With the help of David Lewis, the Roof Gardens Head Gardener and with the continued support of Sir Richard and Virgin Limited Editions, Andrew and Robin's alternative plan was simple. To approach the Heritage and Conservation team at the Royal Borough of Kensington and Chelsea's Planning Department with a design for a Green Plaque to be installed within the roof gardens. The Heritage and Conservation team are responsible for all building work associated with the Grade II* listed roof gardens.

After much negotiation and many meetings it was agreed that the plaque could be installed in the gardens that Ralph Hancock designed some 74 years earlier.


The Unveiling and Dedication 

During the dedication ceremony, which included talks from David Lewis and Hancock grandchildren, Simon Dure-Smith and Angela Buck, a message from Sir Richard Branson, in which he paid tribute to Ralph and his creation was read to those gathered: “Ralph Hancock was a true visionary. I’m sure his family will agree that he probably had no idea back in 1936 that he was about to create such an iconic garden and I’m sure if he was here today he’d be very proud to see it still standing strong and looking so beautiful.”

Simon read a few words from his mother, Sheila Dure-Smith (nee Hancock): "My husband Peter and I much appreciate this chance to be a part of the dedication of a plaque to the memory of my father Ralph Hancock, who designed and built these gardens in 1936 to '37.  We are also glad to be able to thank The Roof Gardens and Richard Branson, along with David Lewis, for offering a permanent home for the plaque.  As a byproduct of their making the gardens an established and familiar feature of Kensington, they have also created a showplace for my father's work.   
If neglected a garden quickly crumbles and dies; these gardens are lovingly and skilfully tended.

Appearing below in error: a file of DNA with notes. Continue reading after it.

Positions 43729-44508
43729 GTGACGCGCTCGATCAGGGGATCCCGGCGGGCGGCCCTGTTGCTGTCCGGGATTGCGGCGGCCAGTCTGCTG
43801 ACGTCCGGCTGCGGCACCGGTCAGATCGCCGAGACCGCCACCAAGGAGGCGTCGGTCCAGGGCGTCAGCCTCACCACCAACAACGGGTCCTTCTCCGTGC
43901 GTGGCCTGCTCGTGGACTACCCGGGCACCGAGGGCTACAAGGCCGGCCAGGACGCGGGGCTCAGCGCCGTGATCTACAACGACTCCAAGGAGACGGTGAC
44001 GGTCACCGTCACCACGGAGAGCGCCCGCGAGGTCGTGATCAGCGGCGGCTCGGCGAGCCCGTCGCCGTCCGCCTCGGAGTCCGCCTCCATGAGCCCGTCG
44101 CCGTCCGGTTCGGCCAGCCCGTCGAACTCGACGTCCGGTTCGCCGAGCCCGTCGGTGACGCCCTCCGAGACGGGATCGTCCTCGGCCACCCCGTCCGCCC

My father's vision of using his professional knowledge to put gardens on city rooftops, providing green oases which lift the spirits of city dwellers, has even more significance today with new concerns for the health of the environment. That he did so in two of the world's largest metropolises, London and New York, and met the challenges involved, is a measure of his talent and ingenuity.

I would like to say a little about my mother also. When she first met Ralph he was a dashing young artillery officer; she was strictly brought up but high-spirited, one of the first group of educated young women to be employed by the Bank of England as wartime replacements for their young clerks. She eloped with him when she was 19, and steadfastly remained at the centre not only of their eventual family of five, but constantly as the focus of his sometimes tempestuous life.  

We understand that some of my father's younger descendants will be here today to represent us all - we only hope the weather will defer to the occasion!   
The plaque, supported by Sir Richard Branson, Virgin Limited Editions and David Lewis and financially supported by Sheila and Peter Dure-Smith (Ralph's daughter and son-in-law), sits in a quiet spot in the Woodland Garden on a wall of red brick. And is just a few feet away from the plaque featuring Trevor Bowen, the man who gave inspiration for the 'Garden in the Sky'.  

The Hancock family: Ralph's grandchildren - Angela Buck (right centre); Miranda Rota (left centre) and Simon Dure-Smith (centre) and their children, Ralph's Great-grandchildren. Also in this photo are; Christine (Simon's wife) and Bob Priddle . Bob has been instrumental in raising the profile of Ralph Hancock.

David Lewis, Head Gardener, The Roof Gardens and Angela Buck, Ralph's Granddaughter and co-organiser of the unveiling of the plaque.